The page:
While it may be possible to write a basic non-disclosure agreement on your own, it is highly recommended to consult an impartial business solicitor to draft your NDA.
This is because these agreements are very sensitive in nature and any inaccuracy or omission in the language of the agreement can create a number of legal and financial risks for you as either the disclosing party or the receiving party.
Consulting with an experienced business solicitor who specialises in contract law can help ensure that the terms, conditions and obligations are clear, unambiguous and legally enforceable.
Non Disclosure agreements vs confidentiality agreements
An NDA is a legally binding agreement that prevents the unauthorised sharing of sensitive information and is particularly useful for business owners and startups looking to keep trade secrets during the course of a business relationship.
Confidentiality agreements are often preferred when two or more parties collaborate on a project, requiring the sharing of proprietary information.
The agreement ensures that sensitive and confidential details remain protected and that neither party can use the information for any unauthorized purpose.
Both parties must also agree to take reasonable measures to prevent the disclosure of any confidential information shared in the course of their collaboration.
A good commercial solicitor can help you to decide which is best for you.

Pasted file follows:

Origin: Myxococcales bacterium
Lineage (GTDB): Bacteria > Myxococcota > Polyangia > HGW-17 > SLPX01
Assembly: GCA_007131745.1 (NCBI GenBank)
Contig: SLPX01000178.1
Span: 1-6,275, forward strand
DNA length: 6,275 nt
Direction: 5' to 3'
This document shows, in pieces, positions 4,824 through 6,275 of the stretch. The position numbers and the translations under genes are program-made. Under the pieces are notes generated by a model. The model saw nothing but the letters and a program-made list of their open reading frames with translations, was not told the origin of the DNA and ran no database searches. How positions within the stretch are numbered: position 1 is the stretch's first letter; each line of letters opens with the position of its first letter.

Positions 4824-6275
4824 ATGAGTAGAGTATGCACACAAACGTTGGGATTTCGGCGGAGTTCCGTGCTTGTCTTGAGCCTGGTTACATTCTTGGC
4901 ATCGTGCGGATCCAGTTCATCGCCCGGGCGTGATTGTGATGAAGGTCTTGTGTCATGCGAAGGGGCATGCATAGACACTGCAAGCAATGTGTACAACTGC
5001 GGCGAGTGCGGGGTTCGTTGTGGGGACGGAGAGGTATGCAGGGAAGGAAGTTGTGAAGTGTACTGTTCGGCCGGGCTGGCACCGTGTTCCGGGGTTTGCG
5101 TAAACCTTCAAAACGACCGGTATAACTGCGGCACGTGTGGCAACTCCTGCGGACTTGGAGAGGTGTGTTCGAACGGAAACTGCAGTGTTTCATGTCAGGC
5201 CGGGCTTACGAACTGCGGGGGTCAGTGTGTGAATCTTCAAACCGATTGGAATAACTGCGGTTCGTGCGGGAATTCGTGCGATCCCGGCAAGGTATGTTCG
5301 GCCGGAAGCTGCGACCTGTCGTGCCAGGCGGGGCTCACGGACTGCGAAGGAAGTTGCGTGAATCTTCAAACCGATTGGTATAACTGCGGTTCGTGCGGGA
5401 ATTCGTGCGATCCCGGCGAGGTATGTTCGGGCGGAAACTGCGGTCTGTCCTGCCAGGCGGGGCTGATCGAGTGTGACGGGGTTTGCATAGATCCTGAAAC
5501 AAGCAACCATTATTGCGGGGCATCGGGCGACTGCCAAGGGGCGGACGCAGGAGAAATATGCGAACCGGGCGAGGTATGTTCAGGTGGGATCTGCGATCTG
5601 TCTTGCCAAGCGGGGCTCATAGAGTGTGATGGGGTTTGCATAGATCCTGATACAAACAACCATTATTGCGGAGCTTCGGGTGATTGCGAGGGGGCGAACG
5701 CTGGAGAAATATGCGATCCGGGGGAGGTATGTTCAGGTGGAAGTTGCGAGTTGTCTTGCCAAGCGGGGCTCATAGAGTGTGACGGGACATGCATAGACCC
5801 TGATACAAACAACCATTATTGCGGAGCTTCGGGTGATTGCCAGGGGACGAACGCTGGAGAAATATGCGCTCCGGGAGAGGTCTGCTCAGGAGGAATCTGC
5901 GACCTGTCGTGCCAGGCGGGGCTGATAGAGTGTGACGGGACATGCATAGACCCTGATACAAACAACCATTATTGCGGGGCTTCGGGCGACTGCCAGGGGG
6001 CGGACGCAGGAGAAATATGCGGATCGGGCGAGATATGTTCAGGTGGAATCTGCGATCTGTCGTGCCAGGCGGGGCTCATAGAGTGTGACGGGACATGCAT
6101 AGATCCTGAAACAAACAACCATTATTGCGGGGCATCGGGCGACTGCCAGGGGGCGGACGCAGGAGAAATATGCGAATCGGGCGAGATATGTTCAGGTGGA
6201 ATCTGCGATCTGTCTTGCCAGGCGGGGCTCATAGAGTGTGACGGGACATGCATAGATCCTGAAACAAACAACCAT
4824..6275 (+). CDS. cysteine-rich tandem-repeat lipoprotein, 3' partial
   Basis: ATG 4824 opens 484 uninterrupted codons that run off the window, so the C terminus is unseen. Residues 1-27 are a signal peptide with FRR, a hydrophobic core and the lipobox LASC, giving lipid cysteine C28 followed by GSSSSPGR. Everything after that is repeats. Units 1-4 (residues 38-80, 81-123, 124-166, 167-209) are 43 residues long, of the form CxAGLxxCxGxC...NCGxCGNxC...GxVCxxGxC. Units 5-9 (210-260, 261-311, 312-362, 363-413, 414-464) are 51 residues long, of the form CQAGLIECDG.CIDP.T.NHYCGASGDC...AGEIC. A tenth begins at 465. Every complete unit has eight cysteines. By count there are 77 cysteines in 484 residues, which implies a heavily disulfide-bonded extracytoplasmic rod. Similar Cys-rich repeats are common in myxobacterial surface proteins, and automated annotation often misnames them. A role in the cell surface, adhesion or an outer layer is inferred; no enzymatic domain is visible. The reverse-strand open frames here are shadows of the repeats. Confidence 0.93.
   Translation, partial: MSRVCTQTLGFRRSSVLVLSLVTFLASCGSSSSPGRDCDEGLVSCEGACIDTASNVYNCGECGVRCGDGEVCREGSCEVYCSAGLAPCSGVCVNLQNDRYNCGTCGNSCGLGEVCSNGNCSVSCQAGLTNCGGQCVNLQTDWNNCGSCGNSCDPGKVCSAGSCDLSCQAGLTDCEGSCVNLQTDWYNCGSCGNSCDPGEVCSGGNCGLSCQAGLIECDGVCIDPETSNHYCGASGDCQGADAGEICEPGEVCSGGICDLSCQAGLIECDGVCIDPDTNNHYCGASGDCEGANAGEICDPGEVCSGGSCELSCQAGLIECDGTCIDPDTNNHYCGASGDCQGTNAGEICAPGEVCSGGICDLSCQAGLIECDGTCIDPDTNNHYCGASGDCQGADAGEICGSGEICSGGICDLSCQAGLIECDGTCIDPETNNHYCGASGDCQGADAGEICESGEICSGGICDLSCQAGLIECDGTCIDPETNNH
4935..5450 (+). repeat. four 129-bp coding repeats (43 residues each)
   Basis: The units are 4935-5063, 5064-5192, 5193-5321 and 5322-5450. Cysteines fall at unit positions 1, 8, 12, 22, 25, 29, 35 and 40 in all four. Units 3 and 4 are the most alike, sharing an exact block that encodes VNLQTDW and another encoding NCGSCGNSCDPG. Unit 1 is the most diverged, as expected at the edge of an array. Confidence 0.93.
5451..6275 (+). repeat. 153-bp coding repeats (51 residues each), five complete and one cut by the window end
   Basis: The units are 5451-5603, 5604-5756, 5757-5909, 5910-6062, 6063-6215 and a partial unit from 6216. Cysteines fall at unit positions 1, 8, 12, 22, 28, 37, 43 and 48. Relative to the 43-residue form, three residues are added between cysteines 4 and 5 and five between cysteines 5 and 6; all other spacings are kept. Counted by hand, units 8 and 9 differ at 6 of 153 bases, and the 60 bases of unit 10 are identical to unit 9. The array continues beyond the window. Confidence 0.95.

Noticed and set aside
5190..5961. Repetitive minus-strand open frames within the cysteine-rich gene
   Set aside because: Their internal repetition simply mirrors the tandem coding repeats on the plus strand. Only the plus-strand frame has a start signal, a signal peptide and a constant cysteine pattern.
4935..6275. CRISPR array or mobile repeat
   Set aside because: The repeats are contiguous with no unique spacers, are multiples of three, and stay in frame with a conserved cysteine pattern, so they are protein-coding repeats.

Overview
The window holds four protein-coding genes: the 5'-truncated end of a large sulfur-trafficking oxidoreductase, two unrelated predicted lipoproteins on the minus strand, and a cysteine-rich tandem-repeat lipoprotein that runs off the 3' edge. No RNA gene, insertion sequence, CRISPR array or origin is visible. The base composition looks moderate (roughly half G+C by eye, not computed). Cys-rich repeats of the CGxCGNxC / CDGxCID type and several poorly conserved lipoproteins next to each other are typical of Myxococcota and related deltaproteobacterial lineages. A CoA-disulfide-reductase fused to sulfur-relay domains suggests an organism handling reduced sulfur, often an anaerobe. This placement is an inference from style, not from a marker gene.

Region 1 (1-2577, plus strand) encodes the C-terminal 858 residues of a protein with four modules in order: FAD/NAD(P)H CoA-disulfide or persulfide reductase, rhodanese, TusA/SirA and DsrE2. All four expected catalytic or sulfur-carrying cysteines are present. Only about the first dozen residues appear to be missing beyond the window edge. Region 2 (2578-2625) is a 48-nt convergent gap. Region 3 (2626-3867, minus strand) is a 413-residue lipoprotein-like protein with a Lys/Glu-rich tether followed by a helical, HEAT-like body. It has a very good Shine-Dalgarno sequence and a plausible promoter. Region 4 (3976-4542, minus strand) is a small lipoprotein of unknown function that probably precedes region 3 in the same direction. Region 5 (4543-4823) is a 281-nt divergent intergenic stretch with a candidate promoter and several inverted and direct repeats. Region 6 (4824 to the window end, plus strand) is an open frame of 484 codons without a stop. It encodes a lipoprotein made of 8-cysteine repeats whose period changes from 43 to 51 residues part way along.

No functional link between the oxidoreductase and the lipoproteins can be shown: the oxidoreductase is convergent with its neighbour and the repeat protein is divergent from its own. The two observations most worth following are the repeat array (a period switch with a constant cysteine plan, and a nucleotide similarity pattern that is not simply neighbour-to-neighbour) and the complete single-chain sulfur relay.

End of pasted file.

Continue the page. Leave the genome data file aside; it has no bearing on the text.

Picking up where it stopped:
Get help with your NDA
Non-disclosure agreements (NDAs) are critical documents that must be taken seriously when it comes to protecting a company’s confidential information.
It is essential that the language in the NDA is clear and unambiguous in order for a court to uphold any potential violations of the agreement.
Careful consideration should be taken by both parties involved when creating and signing an NDA, as there can be significant legal and financial implications if it is found to be unenforceable due to negligence or weak phraseology.
All provisions must have a legitimate purpose and should be limited in scope and duration in order to ensure effective protection of confidential information.
Additionally, special care should be taken when dealing with public knowledge or material disclosed with permission from all parties involved. Consulting a commercial solicitor prior to entering into an NDA is recommended in order to ensure all parties understand the terms, conditions, and obligations of the agreement.